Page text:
Quick Take: Roman J. Israel, Esq. is a legal savant who should never step foot in a courtroom (at least not without a healthy contempt fund at the ready). He’s brilliant, uncensored, and completely out of step in a world that barely remembers there is such a thing as a conscience. This film is a straightforward character study all the more brilliant for its simplicity.
Denzel Washington, as Roman, is captivating. Watching Israel find (and lose) his way when his ordered world crumbles, is riveting.
It’s an original take on an old dilemma: whether you have to sacrifice ideals in order to be successful or relevant.
Roman J. Israel, Esq. is a witty, side-eye at the legal profession, the court system, and the ethical dilemmas that haunt us all (or should) in the day-to-day of doing business. It’s also an engrossing story about on a highly unusual man. A seriously slick soundtrack featuring some of the best of the 60s & 70s (with a few modern hits thrown in) and sharp clean visuals leads you through a story that doesn’t go anywhere you think it will from the start.
Grade: A –
The Details: It’s clear very quickly that Roman J. Israel is not your typical lawyer. He’s blunt in a way that looks involuntary, seemingly ill-equip to deal with life beyond his old school headphones (or back office). He says aloud things better left in one’s internal monologue. We meet Roman just as his world falls apart. His partner (the public face of the firm) has a heart attack and lapses into a vegetative state.
Roman J. Israel Esq. is walking, talking legal purity. He has a mind like a steel trap and an encyclopedic recall of essentially everything. His partner’s illness not only pulls him from behind his desk, it sends him to the courthouse. With little more than good dialogue, in the opening sequence, you know everything you need to know about how Roman sees the world.
Roman J. Israel grew in the 60s. An era where the law was a powerful (and active) tool for social justice. He never left. As his world unravels, Roman tries to secure employment that fits his skills and feeds his need to be of good service. But all his efforts fail. He’s forced to accept an offer from George Pierce (Colin Farrell). The man brought in to close down his old law firm.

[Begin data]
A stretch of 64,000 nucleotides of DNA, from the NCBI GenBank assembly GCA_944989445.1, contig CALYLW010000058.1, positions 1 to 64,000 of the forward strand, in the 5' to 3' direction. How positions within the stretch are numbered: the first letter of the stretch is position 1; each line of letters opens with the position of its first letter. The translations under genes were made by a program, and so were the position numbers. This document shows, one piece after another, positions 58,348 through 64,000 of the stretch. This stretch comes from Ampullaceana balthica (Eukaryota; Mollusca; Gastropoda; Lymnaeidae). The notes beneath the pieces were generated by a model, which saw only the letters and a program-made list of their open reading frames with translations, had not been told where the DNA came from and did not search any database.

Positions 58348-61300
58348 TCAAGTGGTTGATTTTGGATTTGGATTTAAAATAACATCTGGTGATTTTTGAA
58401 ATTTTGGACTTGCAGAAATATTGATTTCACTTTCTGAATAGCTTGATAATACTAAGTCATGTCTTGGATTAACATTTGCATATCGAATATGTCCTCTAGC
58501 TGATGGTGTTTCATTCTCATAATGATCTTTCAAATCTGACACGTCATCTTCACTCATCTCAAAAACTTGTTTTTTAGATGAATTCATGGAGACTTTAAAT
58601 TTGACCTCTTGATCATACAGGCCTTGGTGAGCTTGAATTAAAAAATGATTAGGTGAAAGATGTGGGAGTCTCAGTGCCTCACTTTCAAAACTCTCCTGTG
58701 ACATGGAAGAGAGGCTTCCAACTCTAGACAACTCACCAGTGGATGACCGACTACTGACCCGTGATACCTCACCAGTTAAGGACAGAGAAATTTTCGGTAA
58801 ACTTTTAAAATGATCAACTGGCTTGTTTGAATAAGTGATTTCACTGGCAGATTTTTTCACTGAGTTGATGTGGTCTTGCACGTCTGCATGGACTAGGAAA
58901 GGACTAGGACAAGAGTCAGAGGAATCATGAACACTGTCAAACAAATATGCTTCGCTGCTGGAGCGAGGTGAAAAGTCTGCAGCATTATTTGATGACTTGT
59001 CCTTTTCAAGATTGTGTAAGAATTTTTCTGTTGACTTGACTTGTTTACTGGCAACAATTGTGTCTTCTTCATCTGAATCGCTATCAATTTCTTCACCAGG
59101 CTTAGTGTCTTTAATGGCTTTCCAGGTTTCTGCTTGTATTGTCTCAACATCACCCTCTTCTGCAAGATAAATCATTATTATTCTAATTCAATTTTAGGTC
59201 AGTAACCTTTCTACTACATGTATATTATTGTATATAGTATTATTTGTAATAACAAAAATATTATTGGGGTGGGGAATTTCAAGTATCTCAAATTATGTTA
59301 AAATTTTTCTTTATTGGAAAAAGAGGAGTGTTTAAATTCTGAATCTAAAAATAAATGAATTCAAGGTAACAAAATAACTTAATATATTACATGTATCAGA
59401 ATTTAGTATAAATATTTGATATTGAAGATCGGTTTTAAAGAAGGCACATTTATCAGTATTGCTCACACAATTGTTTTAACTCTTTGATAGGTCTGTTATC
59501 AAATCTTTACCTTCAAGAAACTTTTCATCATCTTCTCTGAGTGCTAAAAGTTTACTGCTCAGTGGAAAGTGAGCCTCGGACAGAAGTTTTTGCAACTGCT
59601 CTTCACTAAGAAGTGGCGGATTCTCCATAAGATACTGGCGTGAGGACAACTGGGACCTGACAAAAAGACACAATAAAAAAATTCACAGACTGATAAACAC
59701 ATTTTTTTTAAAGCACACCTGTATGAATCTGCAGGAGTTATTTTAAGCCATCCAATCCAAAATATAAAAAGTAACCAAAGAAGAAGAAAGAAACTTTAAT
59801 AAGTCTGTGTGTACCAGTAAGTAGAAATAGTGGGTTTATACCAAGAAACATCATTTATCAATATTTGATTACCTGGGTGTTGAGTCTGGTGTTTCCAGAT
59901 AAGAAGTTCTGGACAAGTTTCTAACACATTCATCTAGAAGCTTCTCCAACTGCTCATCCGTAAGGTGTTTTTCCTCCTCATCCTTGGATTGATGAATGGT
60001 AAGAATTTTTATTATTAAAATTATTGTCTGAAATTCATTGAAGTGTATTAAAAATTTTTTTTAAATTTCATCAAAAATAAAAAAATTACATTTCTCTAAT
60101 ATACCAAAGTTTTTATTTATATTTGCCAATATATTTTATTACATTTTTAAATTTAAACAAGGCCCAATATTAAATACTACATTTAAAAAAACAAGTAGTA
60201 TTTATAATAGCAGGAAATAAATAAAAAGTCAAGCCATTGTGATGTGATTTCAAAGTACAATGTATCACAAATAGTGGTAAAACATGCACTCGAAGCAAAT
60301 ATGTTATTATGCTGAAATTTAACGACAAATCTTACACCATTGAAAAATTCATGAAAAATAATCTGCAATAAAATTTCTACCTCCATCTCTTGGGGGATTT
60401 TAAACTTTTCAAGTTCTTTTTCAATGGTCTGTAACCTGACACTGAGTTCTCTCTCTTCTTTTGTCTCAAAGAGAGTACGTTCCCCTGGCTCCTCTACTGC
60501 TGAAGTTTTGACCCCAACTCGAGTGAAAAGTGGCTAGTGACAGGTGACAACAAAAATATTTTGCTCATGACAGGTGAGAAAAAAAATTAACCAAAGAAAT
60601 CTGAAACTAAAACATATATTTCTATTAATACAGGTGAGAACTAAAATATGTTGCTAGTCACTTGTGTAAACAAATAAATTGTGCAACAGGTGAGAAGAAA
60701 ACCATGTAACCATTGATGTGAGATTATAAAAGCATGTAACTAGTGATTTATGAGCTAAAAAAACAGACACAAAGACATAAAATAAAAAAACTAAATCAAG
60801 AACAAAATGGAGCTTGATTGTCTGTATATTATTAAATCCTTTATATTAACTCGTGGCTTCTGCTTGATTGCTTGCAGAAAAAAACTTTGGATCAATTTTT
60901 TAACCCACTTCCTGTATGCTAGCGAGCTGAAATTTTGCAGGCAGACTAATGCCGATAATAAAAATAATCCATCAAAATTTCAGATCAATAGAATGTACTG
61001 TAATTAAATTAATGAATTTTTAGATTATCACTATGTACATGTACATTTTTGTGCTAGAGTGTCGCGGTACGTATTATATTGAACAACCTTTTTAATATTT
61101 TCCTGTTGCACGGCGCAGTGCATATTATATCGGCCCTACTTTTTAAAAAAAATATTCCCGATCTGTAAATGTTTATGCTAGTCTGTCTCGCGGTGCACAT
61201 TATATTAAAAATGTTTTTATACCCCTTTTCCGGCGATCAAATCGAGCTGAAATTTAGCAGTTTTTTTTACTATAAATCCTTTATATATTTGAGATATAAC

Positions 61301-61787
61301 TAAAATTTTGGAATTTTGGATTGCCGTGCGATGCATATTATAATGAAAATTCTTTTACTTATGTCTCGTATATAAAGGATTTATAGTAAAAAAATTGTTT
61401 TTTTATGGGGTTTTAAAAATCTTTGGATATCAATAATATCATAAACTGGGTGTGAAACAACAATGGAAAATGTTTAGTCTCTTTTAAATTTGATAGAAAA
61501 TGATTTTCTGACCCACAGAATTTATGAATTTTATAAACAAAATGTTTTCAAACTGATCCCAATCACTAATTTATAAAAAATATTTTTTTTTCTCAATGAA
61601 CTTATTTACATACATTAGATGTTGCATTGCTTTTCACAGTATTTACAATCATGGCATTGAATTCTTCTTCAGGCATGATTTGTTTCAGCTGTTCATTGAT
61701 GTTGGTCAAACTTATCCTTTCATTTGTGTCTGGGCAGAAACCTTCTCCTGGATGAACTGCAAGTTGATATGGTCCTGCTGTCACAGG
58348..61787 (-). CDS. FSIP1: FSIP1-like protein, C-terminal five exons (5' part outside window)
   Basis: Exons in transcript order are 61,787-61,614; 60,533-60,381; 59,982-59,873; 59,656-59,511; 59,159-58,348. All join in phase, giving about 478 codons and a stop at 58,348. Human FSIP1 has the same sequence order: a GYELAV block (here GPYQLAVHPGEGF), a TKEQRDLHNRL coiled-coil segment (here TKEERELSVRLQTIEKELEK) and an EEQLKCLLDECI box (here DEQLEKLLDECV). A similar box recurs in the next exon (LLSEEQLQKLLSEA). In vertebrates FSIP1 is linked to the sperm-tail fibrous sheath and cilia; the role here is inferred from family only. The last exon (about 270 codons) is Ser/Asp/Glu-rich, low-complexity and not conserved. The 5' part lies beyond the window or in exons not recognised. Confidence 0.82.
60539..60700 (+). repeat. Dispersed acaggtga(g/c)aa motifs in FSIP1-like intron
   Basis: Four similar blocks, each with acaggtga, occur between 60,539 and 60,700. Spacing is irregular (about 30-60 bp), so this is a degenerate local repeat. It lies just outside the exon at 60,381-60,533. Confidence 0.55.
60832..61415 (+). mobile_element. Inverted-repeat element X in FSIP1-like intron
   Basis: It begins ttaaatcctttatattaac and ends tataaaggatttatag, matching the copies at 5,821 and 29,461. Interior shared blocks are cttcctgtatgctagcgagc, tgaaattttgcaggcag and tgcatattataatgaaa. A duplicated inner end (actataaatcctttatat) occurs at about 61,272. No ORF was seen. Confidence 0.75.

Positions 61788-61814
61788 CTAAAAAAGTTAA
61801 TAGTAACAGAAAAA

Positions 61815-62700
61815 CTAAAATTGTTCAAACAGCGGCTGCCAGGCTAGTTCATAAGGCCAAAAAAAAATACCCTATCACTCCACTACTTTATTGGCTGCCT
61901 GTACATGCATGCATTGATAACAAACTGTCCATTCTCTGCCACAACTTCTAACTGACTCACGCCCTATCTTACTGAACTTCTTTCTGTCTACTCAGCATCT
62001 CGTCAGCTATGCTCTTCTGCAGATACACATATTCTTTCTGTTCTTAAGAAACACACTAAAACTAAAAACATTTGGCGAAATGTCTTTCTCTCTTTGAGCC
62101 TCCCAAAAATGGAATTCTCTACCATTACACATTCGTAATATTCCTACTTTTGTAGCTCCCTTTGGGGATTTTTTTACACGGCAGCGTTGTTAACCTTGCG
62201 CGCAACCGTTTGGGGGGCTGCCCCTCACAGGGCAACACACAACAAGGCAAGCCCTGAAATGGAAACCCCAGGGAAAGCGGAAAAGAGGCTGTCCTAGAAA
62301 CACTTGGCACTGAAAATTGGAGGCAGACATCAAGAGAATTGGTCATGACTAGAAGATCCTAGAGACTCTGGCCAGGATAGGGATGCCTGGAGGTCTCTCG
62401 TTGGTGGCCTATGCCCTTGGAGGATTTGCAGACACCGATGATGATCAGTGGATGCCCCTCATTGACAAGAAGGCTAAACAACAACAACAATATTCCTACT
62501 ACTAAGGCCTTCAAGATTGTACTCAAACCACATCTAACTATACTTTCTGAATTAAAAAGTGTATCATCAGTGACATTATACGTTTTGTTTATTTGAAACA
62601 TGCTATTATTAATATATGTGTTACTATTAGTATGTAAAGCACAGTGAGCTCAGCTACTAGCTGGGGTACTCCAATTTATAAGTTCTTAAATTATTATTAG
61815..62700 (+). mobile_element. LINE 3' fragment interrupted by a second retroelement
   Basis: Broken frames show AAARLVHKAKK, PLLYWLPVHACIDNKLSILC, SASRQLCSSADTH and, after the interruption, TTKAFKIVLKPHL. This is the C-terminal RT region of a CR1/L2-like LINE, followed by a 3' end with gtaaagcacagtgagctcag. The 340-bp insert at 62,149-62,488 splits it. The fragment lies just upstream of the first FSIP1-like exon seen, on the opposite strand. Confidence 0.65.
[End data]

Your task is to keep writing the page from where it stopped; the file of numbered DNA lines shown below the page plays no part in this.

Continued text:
Losing his professional anchor pushes Roman to an emotional breaking point. His every way forward appears to go against his personal ethics. His relationship with to the law, lawyering, and social activism all fail him when he’s at his lowest. Watching his (de)evolution unfold was compelling.
Roman J. Israel is who black parents demanded their kid will become (especially in the 60s and 70s): principled, passionate, and professionally ethical. There’s one scene midway through the second act that just an absolute gut-check about the differences between those called to social activism past and present. It perfectly illustrates how on too many levels people buy into the packaging of activism instead of the purpose. It illustrates the changing nature of the social justice community in a way that will (and should) echo uncomfortably for viewers of all ages.
It’s also refreshing to see a character with a savant-level skill juxtaposed against his social awkwardness not played as a plot gimmick. If Israel’s abilities are due to a mental condition (Isreal exhibits some neuro-typical behaviors of Asperger’s) it ceased to matter well before the film hits the halfway point.
In a unique reveal during the third act, Roman’s inspired Pierce to want to be better, greater than his financial success. But that same lesson ultimately costs Roman everything to re-learn for himself. And if there must be a “cleansing moment” that features the white actor (despite the main protagonist being of color) then the ending of Roman J. Israel, Esq is how it should be done. Pierce becomes the knight anointed to pick up the standard and to continue Israel’s fight, not the white savior.
.Roman J. Israel, Esq. is a cautionary tale that illustrates what can happen when a man of conscience has a crisis of faith. In a sea of movies that hesitate to truly examine ethics in action; this film may feel slightly heavy-handed. But if you walk out with that feeling, you may need to do some introspective study about your own decisions and motivations in a professional context…that’s right I said it.
Overall Rating: 3.75 out of 5